How far was England Protestant by 1553

Topics: Anglicanism, Protestant Reformation, Christianity Pages: 2 (573 words) Published: December 15, 2014
How far was England Protestant by 1553?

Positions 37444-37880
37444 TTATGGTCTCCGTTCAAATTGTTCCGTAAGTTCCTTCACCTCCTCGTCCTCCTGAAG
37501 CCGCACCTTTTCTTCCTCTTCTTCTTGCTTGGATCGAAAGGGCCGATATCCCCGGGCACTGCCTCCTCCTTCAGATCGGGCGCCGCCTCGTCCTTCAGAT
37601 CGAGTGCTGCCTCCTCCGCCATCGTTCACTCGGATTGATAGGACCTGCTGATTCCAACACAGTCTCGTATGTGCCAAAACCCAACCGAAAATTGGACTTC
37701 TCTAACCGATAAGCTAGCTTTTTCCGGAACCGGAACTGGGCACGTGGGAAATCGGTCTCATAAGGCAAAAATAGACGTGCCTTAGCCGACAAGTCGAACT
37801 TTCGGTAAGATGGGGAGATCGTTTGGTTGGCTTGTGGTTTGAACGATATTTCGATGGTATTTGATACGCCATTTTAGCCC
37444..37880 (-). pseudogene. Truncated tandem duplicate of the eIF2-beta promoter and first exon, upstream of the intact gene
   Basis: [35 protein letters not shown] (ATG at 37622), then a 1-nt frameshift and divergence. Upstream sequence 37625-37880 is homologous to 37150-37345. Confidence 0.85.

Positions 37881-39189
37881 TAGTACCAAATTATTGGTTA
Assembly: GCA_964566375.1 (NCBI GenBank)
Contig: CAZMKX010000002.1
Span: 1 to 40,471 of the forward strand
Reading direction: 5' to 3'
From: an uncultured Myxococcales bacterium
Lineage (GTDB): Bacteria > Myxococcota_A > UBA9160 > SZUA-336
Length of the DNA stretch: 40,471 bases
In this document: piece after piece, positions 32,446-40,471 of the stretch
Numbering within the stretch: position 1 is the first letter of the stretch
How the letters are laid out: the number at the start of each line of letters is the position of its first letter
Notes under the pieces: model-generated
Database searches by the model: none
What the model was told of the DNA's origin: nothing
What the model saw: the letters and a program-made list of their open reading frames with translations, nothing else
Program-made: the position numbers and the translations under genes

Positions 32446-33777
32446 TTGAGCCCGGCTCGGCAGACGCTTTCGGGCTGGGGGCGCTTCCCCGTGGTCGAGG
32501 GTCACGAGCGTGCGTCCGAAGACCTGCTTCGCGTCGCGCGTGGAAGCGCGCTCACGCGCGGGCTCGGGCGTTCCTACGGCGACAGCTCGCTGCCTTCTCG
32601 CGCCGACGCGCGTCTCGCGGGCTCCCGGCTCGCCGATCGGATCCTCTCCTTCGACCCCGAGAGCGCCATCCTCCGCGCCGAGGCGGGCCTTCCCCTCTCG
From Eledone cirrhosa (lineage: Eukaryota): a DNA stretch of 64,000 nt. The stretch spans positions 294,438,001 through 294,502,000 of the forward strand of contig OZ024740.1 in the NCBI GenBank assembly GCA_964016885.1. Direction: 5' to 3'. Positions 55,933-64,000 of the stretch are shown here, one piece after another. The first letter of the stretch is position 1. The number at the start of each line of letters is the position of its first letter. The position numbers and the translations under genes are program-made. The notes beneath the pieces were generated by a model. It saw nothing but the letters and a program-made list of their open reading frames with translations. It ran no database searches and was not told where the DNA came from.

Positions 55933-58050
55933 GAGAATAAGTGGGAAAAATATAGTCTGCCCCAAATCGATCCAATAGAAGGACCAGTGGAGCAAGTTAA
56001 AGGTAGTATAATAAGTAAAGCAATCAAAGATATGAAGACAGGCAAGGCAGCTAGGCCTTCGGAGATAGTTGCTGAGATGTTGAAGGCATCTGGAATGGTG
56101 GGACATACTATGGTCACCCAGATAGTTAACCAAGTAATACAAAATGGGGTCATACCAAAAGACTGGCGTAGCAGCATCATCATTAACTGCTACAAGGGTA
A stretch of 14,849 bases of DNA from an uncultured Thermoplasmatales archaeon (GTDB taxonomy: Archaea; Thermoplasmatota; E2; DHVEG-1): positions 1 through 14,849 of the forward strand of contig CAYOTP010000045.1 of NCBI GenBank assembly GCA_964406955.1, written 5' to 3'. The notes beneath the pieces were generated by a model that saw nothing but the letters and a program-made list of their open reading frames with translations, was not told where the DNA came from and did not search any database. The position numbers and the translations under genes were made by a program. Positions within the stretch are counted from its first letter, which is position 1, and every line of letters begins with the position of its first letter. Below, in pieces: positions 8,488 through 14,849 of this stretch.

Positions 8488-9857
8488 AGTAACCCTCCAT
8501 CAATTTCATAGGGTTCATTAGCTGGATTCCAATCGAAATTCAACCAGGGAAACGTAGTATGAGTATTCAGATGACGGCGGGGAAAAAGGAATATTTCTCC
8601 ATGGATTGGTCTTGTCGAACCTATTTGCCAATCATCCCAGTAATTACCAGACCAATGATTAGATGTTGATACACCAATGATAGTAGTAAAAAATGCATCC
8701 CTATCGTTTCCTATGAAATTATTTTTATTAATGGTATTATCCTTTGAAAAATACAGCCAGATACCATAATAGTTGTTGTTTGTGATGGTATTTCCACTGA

By 1553, England was to a great extent far more Protestant than ever despite some opposition which I believe is inevitable when it comes to something so central to the lives of everybody in England i.e. religion. It was under the Protectorate of Northumberland that the rate of reform rapidly increased as a result of Northumberland’s approach to religion which was much more open to change as opposed to the cautious and anxious approach that Somerset took. Under Somerset’s Protectorate England remained in a stagnant state of imbalance which satisfied neither Catholics nor Protestants. However, it could be argued that the First Prayer Book of 1949 launched the reform forward in favour of Protestantism as Conservative figures such as Gardiner had given their assent to the book and esssentially accepted that the country was moving towards Protestantism. Although the production of this prayer book was one of the main grievances of the Western rebels which implies that not everybody had so easily given in to the imminent approach of Protestantism and Catholicism was still favoured among the common people. It would seem that the elite and the less educated clergy were open to reform and had accepted it whereas the common people, to whom religion is central to their lives and popular culture, were less ready to accept radical reform. Nevertheless the Book of Common Prayer was the only significant shift towards Protestantism around 1549 but even this was unsatisfactory and the majority of complaints about this book came not from Catholics, but Protestants who demanded a ‘more protestant’ prayer book. This suggests an increasing amount of support for reform initiating more radical changes which happened under Northumberland’s Protectorate. Under Northumberland, more physcial changes happened such as Cranmer’s Ordinal which changed the role of priests and indicated a clear move away from the Catholic priest to the Protestant...
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